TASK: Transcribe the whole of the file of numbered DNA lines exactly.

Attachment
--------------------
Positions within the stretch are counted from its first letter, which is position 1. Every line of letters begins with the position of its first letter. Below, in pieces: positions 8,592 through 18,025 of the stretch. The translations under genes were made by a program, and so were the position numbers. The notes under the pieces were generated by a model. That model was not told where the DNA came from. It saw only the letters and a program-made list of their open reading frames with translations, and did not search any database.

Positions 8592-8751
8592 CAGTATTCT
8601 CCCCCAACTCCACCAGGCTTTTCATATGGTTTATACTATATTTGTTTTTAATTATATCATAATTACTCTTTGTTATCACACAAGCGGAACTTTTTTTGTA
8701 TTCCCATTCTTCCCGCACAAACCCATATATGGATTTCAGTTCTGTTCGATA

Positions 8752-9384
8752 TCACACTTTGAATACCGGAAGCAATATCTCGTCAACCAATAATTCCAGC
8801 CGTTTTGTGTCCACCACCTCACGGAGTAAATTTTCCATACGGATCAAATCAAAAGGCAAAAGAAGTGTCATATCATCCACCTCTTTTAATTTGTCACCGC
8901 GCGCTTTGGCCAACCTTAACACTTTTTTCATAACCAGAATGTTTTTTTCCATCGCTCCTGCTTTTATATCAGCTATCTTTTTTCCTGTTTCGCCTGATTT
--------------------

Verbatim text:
Positions within the stretch are counted from its first letter, which is position 1. Every line of letters begins with the position of its first letter. Below, in pieces: positions 8,592 through 18,025 of the stretch. The translations under genes were made by a program, and so were the position numbers. The notes under the pieces were generated by a model. That model was not told where the DNA came from. It saw only the letters and a program-made list of their open reading frames with translations, and did not search any database.

Positions 8592-8751
8592 CAGTATTCT
8601 CCCCCAACTCCACCAGGCTTTTCATATGGTTTATACTATATTTGTTTTTAATTATATCATAATTACTCTTTGTTATCACACAAGCGGAACTTTTTTTGTA
8701 TTCCCATTCTTCCCGCACAAACCCATATATGGATTTCAGTTCTGTTCGATA

Positions 8752-9384
8752 TCACACTTTGAATACCGGAAGCAATATCTCGTCAACCAATAATTCCAGC
8801 CGTTTTGTGTCCACCACCTCACGGAGTAAATTTTCCATACGGATCAAATCAAAAGGCAAAAGAAGTGTCATATCATCCACCTCTTTTAATTTGTCACCGC
8901 GCGCTTTGGCCAACCTTAACACTTTTTTCATAACCAGAATGTTTTTTTCCATCGCTCCTGCTTTTATATCAGCTATCTTTTTTCCTGTTTCGCCTGATTT